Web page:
Ken Dwan, Waterman & Lighterman

A nineteenth century Dutch barge and Thames lighter of a hundred years ago.


“This barge, I worked on it when it moved cargo and now we are converting it into a palace!”

Ken Dwan – the Queen’s Bargemaster – stands at the centre, surrounded by fellow Watermen.

Looking across to the mainland and Twickenham church.

You may also like to read about

Among the Lightermen

Harry Harris, Lighterman

Bobby Prentice, Lighterman & Waterman

Swan Upping on the Thames

12 Responses leave one →
  1. Saba permalink
    April 29, 2022

    A noble professional life and a gift to us all.
    Also, great visuals. This all looks like a set from Masterpiece Mystery. Maybe Wallander, one of the best ever, although that does not take place in London.
    There is a sense of things hidden and to be learned.

  2. Sue permalink
    April 29, 2022

    Fascinating place to visit, as is the nearby Eel Pie Museum.

  3. Peter Holford permalink
    April 29, 2022

    Thank you for filling this huge gap in my local knowledge!

    For me, as a teenager growing up in nearby Putney in the sixties Eel Pie Island meant only one thing – the Eel Pie Island Hotel and groups like the Rolling Stones, the Who and the Yardbirds (Eric Clapton’s band) before they all found fame. There was also the Crawdaddy a couple of miles away in Richmond where the Stones were the resident band. Happytimes and being 15 or so I had no interest in any history.

    I think the hotel is long gone – probably fell down before it was demolished.

    Times for a revisit – thanks for the prompt!

  4. Milo permalink
    April 29, 2022

    Another cracking story of another fascinating life. Where DO you find these people?

  5. Julia Scaping permalink
    April 29, 2022

    Thank you for your story of the boatyard. I’m delighted you have discovered the wonders of Twickenham and hope you come again to explore other places of interest (Strawberry Hill, Turner’s House, Marble Hill, Orleans Gallery …) and the foot ferry over to Ham.

  6. Helen Breen permalink
    April 29, 2022

    Greetings from Boston,

    GA, great story about Ken Dwan and the waterman of the Thames. So interesting about how they were charged through the years with delivering the Crown to the Sovereign for the opening of Parliament each year. Wonderful pics too.

  7. April 29, 2022

    “Artists cabins”? Did you just say “artists cabins”? You’ve made me wish to have a parallel life.
    In one, I can live here in rural rustic Columbia County (the jewel of the Hudson Valley) and in the other, I will happily reside on Eel Pie Island. And, oh boy, there is an Eel Pie Museum. Does that also mean that there is an Eel Pie Historian? Forgive me for always thinking in cinematic terms — but this place reminds me a bit of “The Shipping News”.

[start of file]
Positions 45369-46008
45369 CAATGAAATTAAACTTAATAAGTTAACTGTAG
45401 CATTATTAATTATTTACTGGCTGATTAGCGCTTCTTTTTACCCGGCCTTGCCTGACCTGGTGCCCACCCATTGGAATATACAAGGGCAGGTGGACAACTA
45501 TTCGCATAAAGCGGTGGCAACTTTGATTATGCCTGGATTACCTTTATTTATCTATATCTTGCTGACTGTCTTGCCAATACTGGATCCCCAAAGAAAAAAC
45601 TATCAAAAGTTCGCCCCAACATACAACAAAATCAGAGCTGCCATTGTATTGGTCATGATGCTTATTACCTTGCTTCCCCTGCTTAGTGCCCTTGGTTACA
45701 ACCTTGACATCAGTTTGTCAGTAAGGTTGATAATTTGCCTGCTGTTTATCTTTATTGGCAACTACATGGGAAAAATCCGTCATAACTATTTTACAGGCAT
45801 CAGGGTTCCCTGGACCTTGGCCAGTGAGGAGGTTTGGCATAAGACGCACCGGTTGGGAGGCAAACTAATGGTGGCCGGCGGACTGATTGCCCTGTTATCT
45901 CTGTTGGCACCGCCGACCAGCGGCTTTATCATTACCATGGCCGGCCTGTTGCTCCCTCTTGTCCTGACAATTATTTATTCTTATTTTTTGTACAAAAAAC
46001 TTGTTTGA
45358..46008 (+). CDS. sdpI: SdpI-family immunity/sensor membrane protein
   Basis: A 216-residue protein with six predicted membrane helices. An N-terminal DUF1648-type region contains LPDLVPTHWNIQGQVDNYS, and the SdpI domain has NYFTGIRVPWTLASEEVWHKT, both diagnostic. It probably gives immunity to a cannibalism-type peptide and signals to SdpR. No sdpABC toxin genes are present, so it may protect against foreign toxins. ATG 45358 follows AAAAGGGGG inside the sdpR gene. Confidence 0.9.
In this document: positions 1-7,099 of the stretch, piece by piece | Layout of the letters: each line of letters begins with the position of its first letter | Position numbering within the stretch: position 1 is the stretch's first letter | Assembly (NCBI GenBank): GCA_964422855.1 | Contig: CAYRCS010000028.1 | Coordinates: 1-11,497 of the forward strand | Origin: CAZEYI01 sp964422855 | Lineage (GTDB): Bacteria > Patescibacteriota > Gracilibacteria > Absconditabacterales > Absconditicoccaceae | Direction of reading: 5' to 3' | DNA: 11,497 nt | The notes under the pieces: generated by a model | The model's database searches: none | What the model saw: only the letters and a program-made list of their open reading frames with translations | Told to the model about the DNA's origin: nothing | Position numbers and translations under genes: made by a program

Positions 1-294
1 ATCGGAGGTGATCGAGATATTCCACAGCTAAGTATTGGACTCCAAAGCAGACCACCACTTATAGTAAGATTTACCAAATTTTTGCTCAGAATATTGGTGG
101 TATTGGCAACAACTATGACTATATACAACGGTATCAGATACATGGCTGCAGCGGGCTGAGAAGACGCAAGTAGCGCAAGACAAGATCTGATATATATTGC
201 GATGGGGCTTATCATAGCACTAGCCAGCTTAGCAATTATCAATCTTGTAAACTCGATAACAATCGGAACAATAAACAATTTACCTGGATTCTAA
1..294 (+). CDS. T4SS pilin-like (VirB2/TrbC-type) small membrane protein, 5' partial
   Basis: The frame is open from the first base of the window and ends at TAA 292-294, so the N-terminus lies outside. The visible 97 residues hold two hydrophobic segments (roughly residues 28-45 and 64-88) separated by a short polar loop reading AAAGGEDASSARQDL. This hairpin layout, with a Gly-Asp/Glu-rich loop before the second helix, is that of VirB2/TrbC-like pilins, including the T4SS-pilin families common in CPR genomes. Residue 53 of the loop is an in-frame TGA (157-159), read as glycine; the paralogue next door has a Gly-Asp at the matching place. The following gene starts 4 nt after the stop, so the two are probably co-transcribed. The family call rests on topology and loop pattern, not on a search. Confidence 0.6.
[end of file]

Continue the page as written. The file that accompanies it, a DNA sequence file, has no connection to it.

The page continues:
GA, you have introduced us to so many hidden places over the years; always capturing their
    offbeat allure with words and photos.
    You are the gift that keeps on giving.

  8. Pennie Limming permalink
    April 29, 2022

    My memories of Eel Pie Island are somewhat different … way back when in the 60’s it was THE place to go for good music. The Stones, Long John Baldry, Julie Driscoll&Brian Auger, The Yardbirds and many many more. Seem to think the charge was the 3d bridge toll.

  9. Paula PM permalink
    April 29, 2022

    How exciting to learn about Eel Pie Island! I went down the proverbial rabbit hole and learned so much fascinating history! Thank you for adding another must-see to my list.

  10. Ann V permalink
    April 29, 2022

    My memories of Eel Pie Island are somewhat different too – my memories are musical ones also. I remember the old lady who sat beside a brazier collecting the toll money. The two people who stand out in my mind are Elkie Brooks and Long John Baldry. One day I would love to go to the Museum in Twickenham and maybe visit the island if they still have their ‘open days’. Thank you for telling us about the boatyard, I suspect most of us had no idea about it.

  11. Hilda Kean permalink
    April 29, 2022

    Fine – but do mention it’s work and interest in the 60s and 7ps around rock music ! If nothing else this is how it should be protected and maintained!!

  12. Marcia Howard permalink
    May 8, 2022

    The Thames runs through my blood having grown up within walking distance of it in Chelsea until the age of 11, including crossing the Bridge over to Battersea Park and the funfair. I was a Mod during the 60s, but also a big Jazz fan, first influenced by my older brother who had LPs of all the greats from back then, and then marrying a big Jazz fan. Eel Pie Island was one of our go to haunts for the jazz nights there. Our family had eventually moved to Maidenhead, again within close walking distance of the Thames, where years later I’d take my own children for walks onto Boulters Island and other beauty spots along the River. One of the highlights back in the day was going to see the Swan Upping with Mr Turk. Thank you Gentle Author for triggering all these wonderful memories with your posts. Turks still have a presence on the Thames I’m glad to say, in both Cookham and Kingston. I now live in the wilds of North Yorkshire, but have maintained friendships of many years in both Chelsea and Maidenhead – and go back to visit regularly.

Leave a Reply

Note: Comments may be edited. Your email address will never be published.

Subscribe to this comment feed via RSS